After originally voting to have an interim manager fill in until after next November's election, the council started back-pedaling when staff complained that they didn't want to remain rudderless for more than a year. The next plan was to hire an interim manager to fill in for the next few months while hunting for a new manager. When they finally emerged from executive session last Wednesday, Dec. 8, they had come up with yet another plan: putting Keene's assistant, Mike Letcher, in as acting manager while finding a new boss
Letcher was one of three finalists for the interim job, along with Assistant City Manager Liz Rodriguez and former IBM exec Rick Myers. We may hear a lot of talk about a national search, but the favorite in the race remains Myers, who's been knee-deep in local politics since retiring from Big Blue. If he wants the job, the fix is as good as in.
Now those who pay for water also will pay for the chronic mistakes of the solid waste department.
The move will put another 252 people under Modeer's command, bringing the total to 836. It comes after a test run during which Modeer and his people were assigned to teach those in solid waste how to answer the phone, how to count, how to dispatch a truck to a home or business that--while having city barrels or dumpsters--was not entered into city computers as an account.
That was not just a friendly tutorial. Tucson Water, which runs strictly on the money it makes from monthly bills and other fees (like hookup charges), was forced to charge solid waste for all the time spent on those lessons.
And that should be troubling, even disturbing, for all Tucson Water customers. Like Tucson Water, the solid-waste department has been quasi-labeled an enterprise fund and is now supposed to spend only what it takes in. But that won't happen. Shoddy billing practices and inept management will force solid waste to continue to lose money.
The more than a third of Tucson Water customers who live outside the city should be downright frightened. They will subsidize city trash and landfill operations.
These ratepayers will want to know, as the Tucson Water begins handling trash crises, how much they are being charged to buttress another city department. We do know this much: Tucson Water's administrative overhead is twice as much as what another government utility, Pima County Wastewater Management, charges its sister agencies.
If supervisors were to tire of Huckelberry--and that will never happen unless someone spikes their lattes with mescaline--taxpayers will be forced to pay him $75,000.
Huckelberry, a county executive for more than three decades and the big man since December 1993, deserves more. Contrary to reports in the daily press, he never considered or will ever consider seeking the job of city manager.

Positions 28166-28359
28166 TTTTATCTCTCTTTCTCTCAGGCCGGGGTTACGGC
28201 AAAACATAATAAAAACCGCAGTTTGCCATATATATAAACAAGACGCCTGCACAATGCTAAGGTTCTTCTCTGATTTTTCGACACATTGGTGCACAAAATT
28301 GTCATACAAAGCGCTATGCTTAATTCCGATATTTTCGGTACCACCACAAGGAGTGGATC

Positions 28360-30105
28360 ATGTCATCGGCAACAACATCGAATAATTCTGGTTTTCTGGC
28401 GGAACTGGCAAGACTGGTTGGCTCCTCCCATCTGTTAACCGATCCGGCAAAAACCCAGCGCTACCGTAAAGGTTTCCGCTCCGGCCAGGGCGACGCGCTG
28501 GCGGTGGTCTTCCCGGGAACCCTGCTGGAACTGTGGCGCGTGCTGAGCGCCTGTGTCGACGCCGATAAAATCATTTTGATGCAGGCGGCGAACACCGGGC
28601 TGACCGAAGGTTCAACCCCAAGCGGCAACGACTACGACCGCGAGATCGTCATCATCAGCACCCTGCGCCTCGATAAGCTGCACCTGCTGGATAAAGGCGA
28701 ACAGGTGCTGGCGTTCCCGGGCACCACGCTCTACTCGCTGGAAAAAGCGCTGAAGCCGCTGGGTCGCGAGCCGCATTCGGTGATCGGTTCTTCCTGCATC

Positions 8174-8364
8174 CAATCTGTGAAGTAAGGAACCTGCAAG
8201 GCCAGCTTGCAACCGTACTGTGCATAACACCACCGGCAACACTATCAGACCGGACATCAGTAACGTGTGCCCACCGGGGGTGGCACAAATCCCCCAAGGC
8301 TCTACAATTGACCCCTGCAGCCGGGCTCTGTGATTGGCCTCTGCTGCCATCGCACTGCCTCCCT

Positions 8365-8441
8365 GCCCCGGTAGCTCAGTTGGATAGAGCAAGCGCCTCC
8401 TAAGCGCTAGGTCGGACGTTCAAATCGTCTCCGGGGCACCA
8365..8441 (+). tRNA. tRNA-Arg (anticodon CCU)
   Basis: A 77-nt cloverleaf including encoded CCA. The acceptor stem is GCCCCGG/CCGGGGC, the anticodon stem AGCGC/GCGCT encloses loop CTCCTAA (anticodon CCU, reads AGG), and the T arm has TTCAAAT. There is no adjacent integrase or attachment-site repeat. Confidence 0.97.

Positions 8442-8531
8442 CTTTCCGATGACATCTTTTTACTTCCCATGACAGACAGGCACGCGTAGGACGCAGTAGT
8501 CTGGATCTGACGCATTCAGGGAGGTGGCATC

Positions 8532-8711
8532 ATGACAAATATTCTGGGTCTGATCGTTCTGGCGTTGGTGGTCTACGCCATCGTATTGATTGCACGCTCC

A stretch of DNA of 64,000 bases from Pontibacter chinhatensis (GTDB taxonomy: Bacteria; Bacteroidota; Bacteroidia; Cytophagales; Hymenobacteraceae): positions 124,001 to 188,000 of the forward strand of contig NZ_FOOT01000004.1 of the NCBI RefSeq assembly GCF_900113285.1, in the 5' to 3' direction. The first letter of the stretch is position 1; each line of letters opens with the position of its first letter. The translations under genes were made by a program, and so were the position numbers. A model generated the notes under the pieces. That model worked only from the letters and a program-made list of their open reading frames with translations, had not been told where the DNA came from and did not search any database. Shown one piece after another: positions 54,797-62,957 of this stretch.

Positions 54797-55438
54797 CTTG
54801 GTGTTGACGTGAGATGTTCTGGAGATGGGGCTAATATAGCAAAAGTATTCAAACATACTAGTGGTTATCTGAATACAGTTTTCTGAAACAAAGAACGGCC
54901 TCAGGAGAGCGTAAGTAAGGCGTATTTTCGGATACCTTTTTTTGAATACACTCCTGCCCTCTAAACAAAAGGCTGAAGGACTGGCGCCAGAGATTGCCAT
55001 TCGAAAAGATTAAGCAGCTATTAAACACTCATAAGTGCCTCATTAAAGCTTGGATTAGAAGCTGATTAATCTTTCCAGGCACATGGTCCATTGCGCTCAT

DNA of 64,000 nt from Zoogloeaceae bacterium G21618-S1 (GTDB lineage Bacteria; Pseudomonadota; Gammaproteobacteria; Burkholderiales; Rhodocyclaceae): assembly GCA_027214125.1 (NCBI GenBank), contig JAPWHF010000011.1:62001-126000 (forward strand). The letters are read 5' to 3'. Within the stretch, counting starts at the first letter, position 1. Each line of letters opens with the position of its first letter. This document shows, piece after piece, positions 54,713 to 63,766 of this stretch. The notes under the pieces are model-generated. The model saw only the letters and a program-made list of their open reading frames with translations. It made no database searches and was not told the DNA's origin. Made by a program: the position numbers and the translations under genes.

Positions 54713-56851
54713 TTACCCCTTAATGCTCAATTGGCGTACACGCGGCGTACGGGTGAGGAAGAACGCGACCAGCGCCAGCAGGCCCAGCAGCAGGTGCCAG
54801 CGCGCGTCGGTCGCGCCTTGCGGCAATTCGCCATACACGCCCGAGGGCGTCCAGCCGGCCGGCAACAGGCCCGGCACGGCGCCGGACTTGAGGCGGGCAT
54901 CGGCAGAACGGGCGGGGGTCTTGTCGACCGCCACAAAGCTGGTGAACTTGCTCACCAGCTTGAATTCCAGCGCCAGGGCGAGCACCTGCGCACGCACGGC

Supes and the rest of the county bureaucracy would be paralyzed without him. He is accessible, smart and a local boy who refuses to take himself too seriously.
One big question remains to be resolved: Will voters be asked to ban civil unions along with gay marriage?
This one is bringing out some stellar Republican supporters, too. Recently spotted huddling with lawmakers and Len Munsil of the faith-based Center for Arizona Policy were none other than Jeff Groscost, the disgraced former House speaker who was responsible for the alt-fuels fiasco that cost taxpayers more than $100 million, and Nathan Sproul, the disgraced political consultant who wasted more than $600,000 on a half-assed effort to repeal Clean Elections this year. You may also recall that Sproul's name kept popping up in stories about voter-registration irregularities earlier this year.
It was not, Moraga said, the "many storms I've been through in my life, but the ship that I brought into port" ("Role Model," Tucson Weekly, March 27, 2003).
Consider, then, the Tucson High student who left campus one day. The kid was slipping through the school's bar-style fence when he felt a hand on him and a tug on his backpack. It was Moraga who yanked the kid back on campus. Moraga and others assert that they found some dope in the kid's pack. TUSD's governing board quickly backed its former doping administrator and kicked the kid out of school.
In hearings, the kid's lawyer is having a hard time getting him back in school, despite the fact that he had no other problems and certainly no drug issues. Plus, the kid is getting none of the petting afforded Moraga, who was shuttled to drug court and given a clean bill with the records of his misdeeds covered up by a judge's seal.
The TUSD board, led by third-rate lawyer Joel Ireland, offered the kid an appeal before a hearing officer. It sounded good until the hearing officer was identified as a member of TUSD's law firm, DeConcini, McDonald, Yetwin & Lacy.
The conflict is all the more stunning and sickening when considering the law firm's role has increased since Superintendent Roger Pfeuffer wisely showed the door to TUSD counsel Jane Butler.
The day after the supes' vote, Fields smacked down the county with a swift denial of a motion for reconsideration on the matter of five mammoth billboards along Interstate 10. Not only did Fields not want to hear that issue anew; he didn't want to hear from the county's legal team. He told them to take their seats and zip it.